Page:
Stripped down company law seen as threat to environment

Planned reforms designed to streamline Britain's company law have sparked anger from NGOs which claim deregulation means less protection for the environment.

Government has described the draft Company Law Reform Bill as providing 'sweeping changes to simplify and improve company law' that could save businesses up to £250 million a year.

The rewrite aims to make the legislation easier to understand and more flexible - especially for small businesses which are expected to save some £100 million annually if the measures are adopted.

But Friends of the Earth has accused the Government of putting the interests of big business before those of individuals and the wider environment.

Amongst its provisions, the Bill includes the first ever statutory statement of the legal obligations placed on company directors.

Friends of the Earth, in coalition with trade unions and other environment, human rights and development organisations, has been calling for company directors to be given a legal "Duty of Care" to communities and the environment, as well as for victims of corporate wrongdoing to be given legal rights of redress.

The pressure group says this would meet with commitments the Government has already made through treaties on sustainable development.

These call for economic, social and environmental interests to be integrated, rather than one interest placed above another.

But the Government's Company Law Reform Bill will require directors to
put profits first and only require them to "have regard to" communities
and the environment.

FoE claims this requirement is made even weaker by the Bill because it can only be enforced by shareholders while workers, communities, and others affected will not be able to bring actions even when they are the victims.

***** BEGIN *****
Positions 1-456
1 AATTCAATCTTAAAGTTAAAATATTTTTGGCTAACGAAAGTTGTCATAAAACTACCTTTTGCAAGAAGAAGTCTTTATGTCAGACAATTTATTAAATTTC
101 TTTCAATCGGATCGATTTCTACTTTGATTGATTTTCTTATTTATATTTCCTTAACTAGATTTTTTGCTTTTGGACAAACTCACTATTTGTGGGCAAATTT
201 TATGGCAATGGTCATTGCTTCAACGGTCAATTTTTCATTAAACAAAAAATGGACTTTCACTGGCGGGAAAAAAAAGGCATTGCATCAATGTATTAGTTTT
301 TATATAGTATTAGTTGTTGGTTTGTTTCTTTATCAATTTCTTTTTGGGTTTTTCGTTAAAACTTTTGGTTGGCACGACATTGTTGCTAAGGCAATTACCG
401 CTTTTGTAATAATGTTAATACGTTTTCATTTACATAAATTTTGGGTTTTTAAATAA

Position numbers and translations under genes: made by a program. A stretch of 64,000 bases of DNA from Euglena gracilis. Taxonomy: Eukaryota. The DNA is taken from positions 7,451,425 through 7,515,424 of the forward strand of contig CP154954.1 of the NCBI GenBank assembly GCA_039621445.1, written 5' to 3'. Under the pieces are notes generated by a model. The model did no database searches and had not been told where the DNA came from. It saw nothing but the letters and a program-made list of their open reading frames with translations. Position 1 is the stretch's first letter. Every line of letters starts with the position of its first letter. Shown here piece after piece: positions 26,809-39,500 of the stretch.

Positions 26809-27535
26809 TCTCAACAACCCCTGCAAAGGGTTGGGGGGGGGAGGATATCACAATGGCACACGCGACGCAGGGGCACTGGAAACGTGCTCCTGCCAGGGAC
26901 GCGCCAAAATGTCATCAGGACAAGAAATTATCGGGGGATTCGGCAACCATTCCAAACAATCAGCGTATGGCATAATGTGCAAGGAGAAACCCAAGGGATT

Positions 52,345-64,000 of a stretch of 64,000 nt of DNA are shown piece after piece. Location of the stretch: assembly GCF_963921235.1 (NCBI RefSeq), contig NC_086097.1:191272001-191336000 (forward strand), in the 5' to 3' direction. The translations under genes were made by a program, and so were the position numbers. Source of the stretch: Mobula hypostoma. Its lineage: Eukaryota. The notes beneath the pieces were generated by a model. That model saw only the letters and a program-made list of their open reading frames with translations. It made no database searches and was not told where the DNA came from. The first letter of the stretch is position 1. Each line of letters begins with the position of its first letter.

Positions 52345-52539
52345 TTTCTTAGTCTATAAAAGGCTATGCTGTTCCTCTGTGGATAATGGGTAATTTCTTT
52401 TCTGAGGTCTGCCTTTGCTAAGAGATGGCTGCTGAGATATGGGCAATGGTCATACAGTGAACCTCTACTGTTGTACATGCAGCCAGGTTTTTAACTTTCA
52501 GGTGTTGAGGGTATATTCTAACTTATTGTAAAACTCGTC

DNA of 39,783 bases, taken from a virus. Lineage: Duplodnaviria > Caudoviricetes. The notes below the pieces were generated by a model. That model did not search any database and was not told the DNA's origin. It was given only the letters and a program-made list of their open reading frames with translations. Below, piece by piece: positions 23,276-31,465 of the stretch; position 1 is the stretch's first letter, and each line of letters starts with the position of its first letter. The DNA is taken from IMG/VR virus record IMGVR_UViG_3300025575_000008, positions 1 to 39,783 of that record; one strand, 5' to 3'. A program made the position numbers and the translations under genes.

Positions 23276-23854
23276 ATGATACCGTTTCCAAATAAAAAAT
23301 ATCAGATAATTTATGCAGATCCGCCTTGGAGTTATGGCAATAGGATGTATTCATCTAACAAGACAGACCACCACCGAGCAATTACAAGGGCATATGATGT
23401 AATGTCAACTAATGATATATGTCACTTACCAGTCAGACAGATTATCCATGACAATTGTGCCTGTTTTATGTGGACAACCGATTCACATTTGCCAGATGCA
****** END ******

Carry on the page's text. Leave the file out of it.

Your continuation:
"This Government promised us joined up thinking on the environment, but
it looks like they are far more interested in putting the interests of
big business first," said Craig Bennett, FoE's senior corporate campaigner.

"Why does the Government only want directors to think about their social and environmental impacts, rather than do something about them?

"How can it offer justice to shareholders but deny it to the people whose lives are most directly affected by corporate irresponsibility?

"This Company Law Reform Bill represents a unique opportunity to make
UKplc fit for the 21st Century.

"But the current draft fails to do this and ignores the economic damage caused to communities who suffer the impacts of corporate negligence and malpractice."

But the Government says reforms are necessary to help ensure that Britain remains one of the best places in the world to set up and run a business.

It argues that the Bill will keep the regulatory burden on business to a minimum, promote shareholder engagement and encourage a long-term investment culture.

Trade and Industry Secretary Alan Johnson said: "An effective framework of company law and corporate governance will promote enterprise and help stimulate investment in the UK.

"We have focused throughout on making the law more accessible and 'thinking small first'.

"The Bill makes an important contribution to our better regulation agenda.

"These measures also represent a significant step forward in ensuring that our company law remains up to date, flexible, and accessible for everyone who uses it."

"We have consulted every step of the way. Our company law is central to corporate activity and this important updating will provide a tremendous boost for British businesses, large and small.

"We are determined to make sure that our law keeps step with economic needs.

"This Bill will help ensure that Britain remains a prime place for incorporation."

By Sam Bond



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